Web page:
Global cotton and local environmental management: the political ecology of rich and poor small-hold farmers in southern Mali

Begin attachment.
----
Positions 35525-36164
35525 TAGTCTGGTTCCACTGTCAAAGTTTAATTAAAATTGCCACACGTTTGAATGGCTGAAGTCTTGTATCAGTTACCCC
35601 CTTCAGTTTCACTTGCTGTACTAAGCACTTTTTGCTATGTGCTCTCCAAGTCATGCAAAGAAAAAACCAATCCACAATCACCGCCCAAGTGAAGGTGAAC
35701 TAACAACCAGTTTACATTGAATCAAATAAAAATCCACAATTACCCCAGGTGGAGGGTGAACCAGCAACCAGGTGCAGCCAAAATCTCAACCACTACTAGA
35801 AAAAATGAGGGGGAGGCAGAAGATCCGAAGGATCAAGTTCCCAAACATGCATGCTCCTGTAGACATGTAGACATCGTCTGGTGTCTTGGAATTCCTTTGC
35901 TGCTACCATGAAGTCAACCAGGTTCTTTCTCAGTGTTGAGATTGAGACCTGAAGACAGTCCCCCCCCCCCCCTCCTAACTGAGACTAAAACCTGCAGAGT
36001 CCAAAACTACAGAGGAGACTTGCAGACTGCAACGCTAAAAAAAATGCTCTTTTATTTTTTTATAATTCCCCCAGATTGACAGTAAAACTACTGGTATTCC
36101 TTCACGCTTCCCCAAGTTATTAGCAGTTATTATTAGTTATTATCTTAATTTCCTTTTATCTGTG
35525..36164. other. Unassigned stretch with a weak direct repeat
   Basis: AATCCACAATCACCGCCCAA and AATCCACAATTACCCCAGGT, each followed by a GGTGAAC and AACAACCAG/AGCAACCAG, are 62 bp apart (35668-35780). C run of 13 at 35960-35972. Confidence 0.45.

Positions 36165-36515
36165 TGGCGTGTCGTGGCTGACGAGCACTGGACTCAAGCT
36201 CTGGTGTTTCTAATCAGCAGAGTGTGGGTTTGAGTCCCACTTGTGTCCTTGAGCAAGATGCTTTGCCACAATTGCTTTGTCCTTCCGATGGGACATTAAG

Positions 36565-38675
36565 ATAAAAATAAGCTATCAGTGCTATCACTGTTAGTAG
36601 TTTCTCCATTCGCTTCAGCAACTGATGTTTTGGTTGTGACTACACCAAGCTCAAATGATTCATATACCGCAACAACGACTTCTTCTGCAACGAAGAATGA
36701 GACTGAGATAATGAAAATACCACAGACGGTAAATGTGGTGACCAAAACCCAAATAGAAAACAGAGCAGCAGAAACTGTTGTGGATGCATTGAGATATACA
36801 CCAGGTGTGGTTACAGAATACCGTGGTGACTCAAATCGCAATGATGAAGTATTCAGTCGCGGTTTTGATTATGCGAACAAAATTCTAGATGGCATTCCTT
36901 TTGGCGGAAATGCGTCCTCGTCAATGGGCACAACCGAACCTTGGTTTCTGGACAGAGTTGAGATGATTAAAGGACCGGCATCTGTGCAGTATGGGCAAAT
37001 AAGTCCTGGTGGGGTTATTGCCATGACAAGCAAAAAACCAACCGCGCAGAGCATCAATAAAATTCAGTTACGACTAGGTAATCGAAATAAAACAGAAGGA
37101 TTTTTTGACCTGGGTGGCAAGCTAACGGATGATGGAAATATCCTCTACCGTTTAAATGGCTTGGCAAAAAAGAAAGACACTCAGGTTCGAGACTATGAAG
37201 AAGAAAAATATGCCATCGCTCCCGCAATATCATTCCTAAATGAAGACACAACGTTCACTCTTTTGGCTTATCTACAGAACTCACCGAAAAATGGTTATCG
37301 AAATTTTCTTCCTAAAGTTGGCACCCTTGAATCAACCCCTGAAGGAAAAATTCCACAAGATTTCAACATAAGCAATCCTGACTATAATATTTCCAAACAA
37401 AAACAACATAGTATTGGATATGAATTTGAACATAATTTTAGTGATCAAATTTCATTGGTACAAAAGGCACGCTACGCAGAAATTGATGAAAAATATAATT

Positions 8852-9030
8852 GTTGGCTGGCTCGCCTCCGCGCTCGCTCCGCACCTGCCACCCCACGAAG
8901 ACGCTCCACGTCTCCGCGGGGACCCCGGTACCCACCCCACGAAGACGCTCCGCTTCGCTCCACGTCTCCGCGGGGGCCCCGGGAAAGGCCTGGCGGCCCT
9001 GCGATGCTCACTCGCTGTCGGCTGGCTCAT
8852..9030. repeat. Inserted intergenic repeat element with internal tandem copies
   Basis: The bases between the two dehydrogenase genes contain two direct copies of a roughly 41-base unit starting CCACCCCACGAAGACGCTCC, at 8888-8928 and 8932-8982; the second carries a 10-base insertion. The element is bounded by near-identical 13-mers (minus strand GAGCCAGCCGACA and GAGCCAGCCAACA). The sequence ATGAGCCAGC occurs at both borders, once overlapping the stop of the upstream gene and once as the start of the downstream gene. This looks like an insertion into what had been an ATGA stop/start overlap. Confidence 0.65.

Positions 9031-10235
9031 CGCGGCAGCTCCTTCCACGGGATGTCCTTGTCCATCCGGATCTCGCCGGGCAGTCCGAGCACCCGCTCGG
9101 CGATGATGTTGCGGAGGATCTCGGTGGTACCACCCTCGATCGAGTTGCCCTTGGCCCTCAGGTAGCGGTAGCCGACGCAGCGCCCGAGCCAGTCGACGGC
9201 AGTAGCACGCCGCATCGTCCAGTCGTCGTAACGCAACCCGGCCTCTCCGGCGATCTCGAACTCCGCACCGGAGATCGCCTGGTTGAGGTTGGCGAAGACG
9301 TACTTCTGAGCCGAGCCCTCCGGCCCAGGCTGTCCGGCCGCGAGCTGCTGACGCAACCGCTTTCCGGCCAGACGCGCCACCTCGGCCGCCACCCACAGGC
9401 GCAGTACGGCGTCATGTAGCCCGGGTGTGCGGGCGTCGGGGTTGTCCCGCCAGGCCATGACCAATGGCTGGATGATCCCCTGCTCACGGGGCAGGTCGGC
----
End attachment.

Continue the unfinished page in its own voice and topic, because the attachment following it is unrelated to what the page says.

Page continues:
This study examines the hypothesis that poor households engage in less sustainable soil management practices than rich households in a similar socioeconomic environment. This broad objective is explored in Mali's southern cotton belt through three specific research questions. First, is there empirical evidence to support the claim that poor households engage in less sustainable soil management practices than rich households? Second, what local and extra-local factors influence household agricultural management approaches in southern Mali? Third, what broader scale political and economic processes are linked to the factors that influence local-level agricultural management approaches? The author reports that soil quality measures on the farms of rich and poor households are not significantly different, refuting the conventional wisdom that the wealthy are better managers of the environment. A variety of environmentally deleterious practices are associated with export-oriented cotton production, an activity more vigorously pursued by wealthy than poor farmers. Finally, the focus on poverty in international environment and development discourse has allowed the government of Mali to avoid a serious debate on the sustainability of cotton production. The study's findings are based on household interviews describing agricultural management practices, an analysis of farm field soil measures, and discussions with donors and national policymakers.
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